Remember that one day when you could wake up without an alarm? When you would get your favorite bowl of cereal and sit between the hours of 8 and 12? This is a blog dedicated to the greatest time of our childhood: Saturday mornings. The television programs you watched, the memories attached to them, and maybe introducing you to something you didn't realize existed. Updated every weekend.
For a history of Spider-Man, check out the post here.
Spidey swings through the city. Repeatedly.
incarnation of Marvel Comics’ Spider-Man on TV took its initial cues directly from the
comic on which it was based. Produced by Grantray-Lawrence
Animation for the first season, the series
primarily focused on Peter Parker’s (Paul Soles) life as a freelance
photographer for The Daily Buglenewspaper. In
between clashes with his gruff boss, publisher J. Jonah Jameson (Paul Kligman),
and shyly flirting with Jonah’s secretary, Betty Brant (Peg Dixon), Peter would
swing into action as Spider-Man to battle many nemeses from his comic. These
threats included a decent selection of Spidey’s rogues from standards such as
the Green Goblin (Len
Octopus (Vernon Chapman & Tom Harvey) and the Vulture (Gillie Fenwick & Soles) to new creations such as the Fifth
Avenue Phantom (Max Ferguson), Dr. Magneto (Cowan)
and Ms. Trubble (Dixon). Character
co-creator Stan Lee served as story consultant for the first season of the
show, while then-current series artist John Romita served as art consultant, bringing a mixture of his
and predecessor Steve
Ditko’s styles to life.
Vulture, Electro and Green Goblin were amongst the comics' rogues.
The series was a joint Canadian/American production, with
animation being handled in America while the voice talent were all located and
recorded in Canada. The budget for the show was extremely limited, putting a
heavy reliance on stock footage. The animation utilized as little actual
movement as possible, although it was still a marked improvement over their
earlier animated effort, The Marvel Superheroes, which animated
mouths over scanned comic images. The series worked under extremely
tight deadlines, as evidenced by the fact that newspaper articles appeared in
an episode that aired just three months after they were published. A result of
this was that the web design was left off of Spidey’s torso area in order to
make animating him quicker and easier. Most of the episodes that season
featured two separate story segments, with some single stories to fill the
Spider-Man without Spider-Man as focus shifts to Peter Parker.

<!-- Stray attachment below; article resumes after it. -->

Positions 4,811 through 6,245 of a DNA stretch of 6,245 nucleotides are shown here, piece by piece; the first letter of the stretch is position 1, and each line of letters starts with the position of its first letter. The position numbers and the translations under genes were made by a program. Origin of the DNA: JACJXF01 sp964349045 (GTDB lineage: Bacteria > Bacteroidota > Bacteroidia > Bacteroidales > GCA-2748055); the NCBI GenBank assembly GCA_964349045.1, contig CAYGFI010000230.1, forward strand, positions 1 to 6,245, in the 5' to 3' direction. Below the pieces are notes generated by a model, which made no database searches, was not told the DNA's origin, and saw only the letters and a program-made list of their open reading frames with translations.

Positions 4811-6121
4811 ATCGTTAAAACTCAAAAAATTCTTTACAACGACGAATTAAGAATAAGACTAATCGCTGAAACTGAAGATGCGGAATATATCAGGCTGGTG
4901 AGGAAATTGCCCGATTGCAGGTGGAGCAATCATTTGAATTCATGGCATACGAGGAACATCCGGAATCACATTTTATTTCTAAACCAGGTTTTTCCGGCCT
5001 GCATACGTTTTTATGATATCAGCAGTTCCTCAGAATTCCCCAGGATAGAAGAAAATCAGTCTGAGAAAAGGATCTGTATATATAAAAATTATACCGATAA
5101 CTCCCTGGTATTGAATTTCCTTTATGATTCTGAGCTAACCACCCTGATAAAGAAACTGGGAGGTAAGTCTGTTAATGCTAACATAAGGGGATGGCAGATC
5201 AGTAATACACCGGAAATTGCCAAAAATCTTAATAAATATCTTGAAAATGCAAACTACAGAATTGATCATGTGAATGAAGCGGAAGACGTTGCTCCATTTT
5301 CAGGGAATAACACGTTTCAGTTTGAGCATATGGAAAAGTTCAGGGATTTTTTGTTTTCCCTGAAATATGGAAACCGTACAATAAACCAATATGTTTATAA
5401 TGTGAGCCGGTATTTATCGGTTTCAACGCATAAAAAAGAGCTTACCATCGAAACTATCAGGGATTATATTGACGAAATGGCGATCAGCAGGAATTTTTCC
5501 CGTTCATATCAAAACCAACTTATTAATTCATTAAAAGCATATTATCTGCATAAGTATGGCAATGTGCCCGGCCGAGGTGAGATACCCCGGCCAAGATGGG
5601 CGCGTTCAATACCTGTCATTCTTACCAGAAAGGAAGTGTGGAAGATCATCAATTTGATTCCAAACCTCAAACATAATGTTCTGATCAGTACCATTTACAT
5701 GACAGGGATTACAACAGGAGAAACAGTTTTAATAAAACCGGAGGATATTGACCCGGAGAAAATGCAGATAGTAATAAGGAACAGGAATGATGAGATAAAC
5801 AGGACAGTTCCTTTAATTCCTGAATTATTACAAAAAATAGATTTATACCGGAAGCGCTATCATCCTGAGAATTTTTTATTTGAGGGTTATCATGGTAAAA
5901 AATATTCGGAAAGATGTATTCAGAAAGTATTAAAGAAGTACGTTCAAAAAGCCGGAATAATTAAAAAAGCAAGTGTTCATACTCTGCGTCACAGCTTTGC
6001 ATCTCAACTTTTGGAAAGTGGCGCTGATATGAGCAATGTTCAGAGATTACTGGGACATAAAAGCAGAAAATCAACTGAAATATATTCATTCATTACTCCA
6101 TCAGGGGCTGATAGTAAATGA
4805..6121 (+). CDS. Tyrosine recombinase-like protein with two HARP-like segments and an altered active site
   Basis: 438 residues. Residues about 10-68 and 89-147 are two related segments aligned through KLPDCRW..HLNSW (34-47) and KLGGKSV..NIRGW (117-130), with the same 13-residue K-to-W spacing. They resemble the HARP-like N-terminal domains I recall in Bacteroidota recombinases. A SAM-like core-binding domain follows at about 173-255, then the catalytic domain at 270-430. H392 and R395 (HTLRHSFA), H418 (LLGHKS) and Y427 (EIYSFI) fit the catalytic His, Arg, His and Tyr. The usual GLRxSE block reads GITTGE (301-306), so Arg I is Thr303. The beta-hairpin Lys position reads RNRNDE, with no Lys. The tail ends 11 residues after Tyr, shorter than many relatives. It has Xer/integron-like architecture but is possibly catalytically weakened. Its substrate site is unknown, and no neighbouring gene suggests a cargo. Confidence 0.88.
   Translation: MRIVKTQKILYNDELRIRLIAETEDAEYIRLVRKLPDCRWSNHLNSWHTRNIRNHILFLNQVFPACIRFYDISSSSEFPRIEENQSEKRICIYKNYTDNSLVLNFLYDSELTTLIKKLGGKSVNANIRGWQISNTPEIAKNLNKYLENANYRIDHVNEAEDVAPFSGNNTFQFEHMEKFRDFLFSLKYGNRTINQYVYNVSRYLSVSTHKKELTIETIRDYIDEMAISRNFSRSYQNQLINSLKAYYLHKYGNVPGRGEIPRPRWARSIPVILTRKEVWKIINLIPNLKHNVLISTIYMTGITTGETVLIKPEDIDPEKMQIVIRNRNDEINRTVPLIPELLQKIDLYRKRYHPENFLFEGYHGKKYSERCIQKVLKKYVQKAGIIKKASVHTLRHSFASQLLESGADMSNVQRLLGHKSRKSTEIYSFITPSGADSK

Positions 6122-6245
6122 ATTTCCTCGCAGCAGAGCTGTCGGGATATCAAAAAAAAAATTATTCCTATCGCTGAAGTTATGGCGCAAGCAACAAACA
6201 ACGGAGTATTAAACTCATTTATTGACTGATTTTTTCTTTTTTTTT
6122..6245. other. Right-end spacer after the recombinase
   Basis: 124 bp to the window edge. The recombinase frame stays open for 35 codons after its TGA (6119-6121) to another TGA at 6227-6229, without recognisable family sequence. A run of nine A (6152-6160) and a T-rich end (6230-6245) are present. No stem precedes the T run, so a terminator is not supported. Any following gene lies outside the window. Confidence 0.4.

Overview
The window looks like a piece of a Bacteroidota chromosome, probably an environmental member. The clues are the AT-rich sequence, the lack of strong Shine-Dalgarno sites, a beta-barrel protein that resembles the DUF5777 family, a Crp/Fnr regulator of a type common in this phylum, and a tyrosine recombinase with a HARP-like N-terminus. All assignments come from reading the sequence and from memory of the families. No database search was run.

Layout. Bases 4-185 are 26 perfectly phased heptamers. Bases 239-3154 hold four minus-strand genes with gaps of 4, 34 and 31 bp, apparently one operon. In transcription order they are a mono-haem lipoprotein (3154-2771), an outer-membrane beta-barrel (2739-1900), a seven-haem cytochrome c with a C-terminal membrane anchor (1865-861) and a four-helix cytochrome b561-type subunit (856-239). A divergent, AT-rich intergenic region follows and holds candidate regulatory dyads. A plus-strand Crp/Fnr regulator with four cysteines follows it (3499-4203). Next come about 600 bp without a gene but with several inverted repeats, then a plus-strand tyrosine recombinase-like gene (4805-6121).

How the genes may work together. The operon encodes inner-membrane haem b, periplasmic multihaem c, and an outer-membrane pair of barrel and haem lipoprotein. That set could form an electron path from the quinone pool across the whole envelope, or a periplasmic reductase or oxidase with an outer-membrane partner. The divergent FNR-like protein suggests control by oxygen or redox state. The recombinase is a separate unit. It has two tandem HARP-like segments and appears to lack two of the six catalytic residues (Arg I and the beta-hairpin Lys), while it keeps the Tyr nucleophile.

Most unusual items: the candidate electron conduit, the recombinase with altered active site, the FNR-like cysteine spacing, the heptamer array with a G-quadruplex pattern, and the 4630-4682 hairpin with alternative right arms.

first season, Grantray-Lawrence went bankrupt and production was moved to Krantz Films under the supervision of Bakshi. With an even smaller budget to work with, further
cost-cutting measures were taken for the next two seasons. Footage from
previous episodes were cannibalized and re-edited together with minimal changes
to create new stories. Footage from two episodes of another Krantz
Robin Hood, was used almost in their entirety with Robin Hood replaced
by Spidey. The classic stable of villains was also eliminated in favor of more
generic villains that could be reused over and over.
Taking on Doctor Octopus with a web sling-shot.
The second and third seasons took a darker tone
than the first with the use of dark coloring, psychedelic images and
atmospheric music. An attempt was also made to focus on Peter’s life away from
work and heroics, including time at school and troubles with women. The second
season presented the first time Spidey’s origin was seen on film, although it
was based on and used liberal amounts of dialogue from the updated retelling
from the deluxe-sized magazine Spectacular
Spider-Man #1 from 1968, published
just a few months prior to the episode. The second season was comprised of
single-story episodes while the third returned to the original first season format.
After spending two seasons on ABC, the show moved off of the network into
syndication and was primarily seen on Sunday mornings.
Who knew a web-sword would actually...work?
Probably the most famous element of the show is
its theme song. Written by Paul
Francis Webster with music composed by Bob Harris, the opening lines “Spider-Man, Spider-Man/Does whatever a